"It would be a fool who thought they had all the necessary competences to comment fully on this extraordinarily rich oeuvre which is constitutively allusive," wrote Colin MacCabe in the preface to Godard: A Portrait of the Artist at 70, a preface in which he explains why commenting fully is precisely not what he's set out to do in his book. This is the year Jean-Luc Godard turns 80 and it seems we've spent much of it wrestling with that oeuvre and the man and with each other over what to make of both.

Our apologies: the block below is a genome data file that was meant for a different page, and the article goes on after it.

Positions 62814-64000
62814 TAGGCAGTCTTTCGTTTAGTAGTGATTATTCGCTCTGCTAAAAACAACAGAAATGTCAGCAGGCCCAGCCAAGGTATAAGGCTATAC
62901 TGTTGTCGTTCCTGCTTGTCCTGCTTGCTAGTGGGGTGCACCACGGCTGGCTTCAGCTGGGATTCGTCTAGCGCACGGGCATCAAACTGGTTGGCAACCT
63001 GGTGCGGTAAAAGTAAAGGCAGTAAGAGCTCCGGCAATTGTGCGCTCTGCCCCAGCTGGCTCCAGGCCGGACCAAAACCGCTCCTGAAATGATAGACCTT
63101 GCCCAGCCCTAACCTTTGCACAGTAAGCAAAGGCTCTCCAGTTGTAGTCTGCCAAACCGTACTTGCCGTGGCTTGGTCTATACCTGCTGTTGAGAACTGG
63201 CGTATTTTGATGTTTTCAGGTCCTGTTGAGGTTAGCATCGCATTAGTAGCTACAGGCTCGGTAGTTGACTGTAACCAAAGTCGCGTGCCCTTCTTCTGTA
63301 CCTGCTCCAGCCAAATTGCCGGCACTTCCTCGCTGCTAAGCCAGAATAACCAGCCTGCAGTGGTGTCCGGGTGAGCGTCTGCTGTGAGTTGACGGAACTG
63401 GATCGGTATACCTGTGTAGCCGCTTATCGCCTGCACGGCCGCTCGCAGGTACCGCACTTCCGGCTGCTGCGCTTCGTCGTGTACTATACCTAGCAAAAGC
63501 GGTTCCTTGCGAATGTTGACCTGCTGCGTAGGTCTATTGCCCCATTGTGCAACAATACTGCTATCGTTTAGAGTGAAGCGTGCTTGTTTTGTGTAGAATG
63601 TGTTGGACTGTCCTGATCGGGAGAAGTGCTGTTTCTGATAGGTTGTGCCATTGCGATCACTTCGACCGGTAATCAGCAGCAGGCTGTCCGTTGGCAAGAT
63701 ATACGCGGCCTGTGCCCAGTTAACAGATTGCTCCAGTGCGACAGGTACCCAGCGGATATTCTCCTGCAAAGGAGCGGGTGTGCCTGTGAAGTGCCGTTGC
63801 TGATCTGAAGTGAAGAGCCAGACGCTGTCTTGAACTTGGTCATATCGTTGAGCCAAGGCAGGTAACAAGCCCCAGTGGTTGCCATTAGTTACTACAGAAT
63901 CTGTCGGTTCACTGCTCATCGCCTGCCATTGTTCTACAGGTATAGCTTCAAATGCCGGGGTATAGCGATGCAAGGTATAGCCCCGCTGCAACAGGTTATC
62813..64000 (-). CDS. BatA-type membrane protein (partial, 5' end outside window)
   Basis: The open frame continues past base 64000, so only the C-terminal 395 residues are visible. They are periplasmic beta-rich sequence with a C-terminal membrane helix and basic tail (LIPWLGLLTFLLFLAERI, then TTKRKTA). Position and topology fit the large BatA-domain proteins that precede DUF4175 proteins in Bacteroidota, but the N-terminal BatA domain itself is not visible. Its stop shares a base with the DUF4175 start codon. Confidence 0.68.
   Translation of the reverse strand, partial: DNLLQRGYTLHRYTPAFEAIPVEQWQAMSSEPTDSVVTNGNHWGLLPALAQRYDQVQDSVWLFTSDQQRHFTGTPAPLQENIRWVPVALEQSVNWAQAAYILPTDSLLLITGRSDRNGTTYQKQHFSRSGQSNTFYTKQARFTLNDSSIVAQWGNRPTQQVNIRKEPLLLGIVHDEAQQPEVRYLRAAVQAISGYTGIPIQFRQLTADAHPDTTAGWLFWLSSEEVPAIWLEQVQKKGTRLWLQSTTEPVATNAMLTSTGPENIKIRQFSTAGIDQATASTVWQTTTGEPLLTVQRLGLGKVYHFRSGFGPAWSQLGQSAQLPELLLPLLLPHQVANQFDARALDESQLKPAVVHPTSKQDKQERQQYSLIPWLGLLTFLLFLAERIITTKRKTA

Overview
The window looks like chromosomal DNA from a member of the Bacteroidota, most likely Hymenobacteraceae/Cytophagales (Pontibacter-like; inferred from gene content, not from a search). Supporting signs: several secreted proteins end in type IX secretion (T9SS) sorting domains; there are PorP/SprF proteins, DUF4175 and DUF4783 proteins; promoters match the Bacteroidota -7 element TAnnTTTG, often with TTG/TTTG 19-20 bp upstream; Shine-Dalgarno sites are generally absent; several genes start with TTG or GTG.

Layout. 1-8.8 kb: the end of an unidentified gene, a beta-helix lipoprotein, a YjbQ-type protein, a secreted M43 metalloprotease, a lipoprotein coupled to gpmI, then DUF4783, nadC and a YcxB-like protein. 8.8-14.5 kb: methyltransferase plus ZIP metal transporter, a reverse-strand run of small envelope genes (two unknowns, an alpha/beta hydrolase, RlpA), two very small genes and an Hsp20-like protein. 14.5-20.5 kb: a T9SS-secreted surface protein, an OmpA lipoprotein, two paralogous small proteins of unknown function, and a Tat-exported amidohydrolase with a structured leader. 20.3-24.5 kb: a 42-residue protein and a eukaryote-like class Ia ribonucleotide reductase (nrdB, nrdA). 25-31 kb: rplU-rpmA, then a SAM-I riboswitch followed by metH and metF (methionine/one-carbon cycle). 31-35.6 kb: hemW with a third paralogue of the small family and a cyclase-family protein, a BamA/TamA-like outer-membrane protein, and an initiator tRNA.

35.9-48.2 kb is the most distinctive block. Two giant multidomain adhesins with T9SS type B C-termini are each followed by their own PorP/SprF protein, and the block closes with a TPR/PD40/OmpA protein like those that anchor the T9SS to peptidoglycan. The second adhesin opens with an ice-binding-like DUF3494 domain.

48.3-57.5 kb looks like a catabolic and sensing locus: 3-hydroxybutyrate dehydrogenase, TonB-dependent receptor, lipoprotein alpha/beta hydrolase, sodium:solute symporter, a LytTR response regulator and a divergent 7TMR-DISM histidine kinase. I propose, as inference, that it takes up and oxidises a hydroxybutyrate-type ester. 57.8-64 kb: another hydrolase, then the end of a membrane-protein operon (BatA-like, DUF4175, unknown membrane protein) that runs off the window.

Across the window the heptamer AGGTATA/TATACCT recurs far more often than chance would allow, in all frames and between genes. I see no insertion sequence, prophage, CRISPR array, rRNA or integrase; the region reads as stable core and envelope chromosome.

For his Portrait, MacCabe chose, as something like his Rosetta Stone, Histoire(s) du cinéma because it is "a history of his chosen art form which is also a history of his own life and a history of the cinema. It is difficult to find a comparison for this work, which certainly has no parallel within film or television, but perhaps the most apt is Dante's Divine Comedy which takes the elements of one life to provide a perspective on human history. Dante is also apt because it is the writing of the Divine Comedy in Italian which signals the beginning of a recognizable European culture; it is not an exaggeration to say that Histoire(s) du cinéma marks its end."